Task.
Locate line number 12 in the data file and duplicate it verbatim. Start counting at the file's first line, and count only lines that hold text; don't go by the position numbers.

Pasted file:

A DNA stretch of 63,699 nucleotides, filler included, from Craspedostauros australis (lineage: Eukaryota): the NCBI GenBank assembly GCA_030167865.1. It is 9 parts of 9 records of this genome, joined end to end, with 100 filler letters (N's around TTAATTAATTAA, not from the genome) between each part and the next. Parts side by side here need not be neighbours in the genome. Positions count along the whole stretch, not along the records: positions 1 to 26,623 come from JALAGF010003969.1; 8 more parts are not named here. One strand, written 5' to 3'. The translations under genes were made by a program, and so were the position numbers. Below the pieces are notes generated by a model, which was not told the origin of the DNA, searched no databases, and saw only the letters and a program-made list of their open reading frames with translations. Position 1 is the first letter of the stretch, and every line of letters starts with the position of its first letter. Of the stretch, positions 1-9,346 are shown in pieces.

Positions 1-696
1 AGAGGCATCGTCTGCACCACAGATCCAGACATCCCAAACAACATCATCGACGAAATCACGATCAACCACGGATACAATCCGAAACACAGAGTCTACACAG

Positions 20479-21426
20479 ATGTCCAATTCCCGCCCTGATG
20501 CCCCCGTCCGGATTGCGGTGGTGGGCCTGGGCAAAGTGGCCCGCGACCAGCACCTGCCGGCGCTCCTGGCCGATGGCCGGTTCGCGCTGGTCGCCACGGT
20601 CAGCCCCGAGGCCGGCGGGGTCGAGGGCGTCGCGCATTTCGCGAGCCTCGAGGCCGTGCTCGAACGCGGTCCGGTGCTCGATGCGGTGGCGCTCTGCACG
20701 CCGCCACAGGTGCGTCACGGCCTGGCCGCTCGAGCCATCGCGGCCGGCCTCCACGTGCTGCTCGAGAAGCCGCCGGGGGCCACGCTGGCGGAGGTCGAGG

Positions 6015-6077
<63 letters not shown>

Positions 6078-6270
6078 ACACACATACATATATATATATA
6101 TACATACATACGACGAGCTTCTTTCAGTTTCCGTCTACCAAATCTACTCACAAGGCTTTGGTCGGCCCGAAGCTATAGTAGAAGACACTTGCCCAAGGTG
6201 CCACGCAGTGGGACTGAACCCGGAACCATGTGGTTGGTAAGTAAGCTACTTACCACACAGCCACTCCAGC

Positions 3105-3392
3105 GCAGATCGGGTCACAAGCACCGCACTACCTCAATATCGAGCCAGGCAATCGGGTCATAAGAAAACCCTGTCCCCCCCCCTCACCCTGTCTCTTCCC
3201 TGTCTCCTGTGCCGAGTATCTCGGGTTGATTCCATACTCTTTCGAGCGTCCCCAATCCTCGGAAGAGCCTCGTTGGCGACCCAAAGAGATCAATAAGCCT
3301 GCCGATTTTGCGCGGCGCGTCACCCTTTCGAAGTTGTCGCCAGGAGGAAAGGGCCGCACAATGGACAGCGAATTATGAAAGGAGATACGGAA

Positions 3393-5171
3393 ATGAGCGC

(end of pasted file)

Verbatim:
6078 ACACACATACATATATATATATA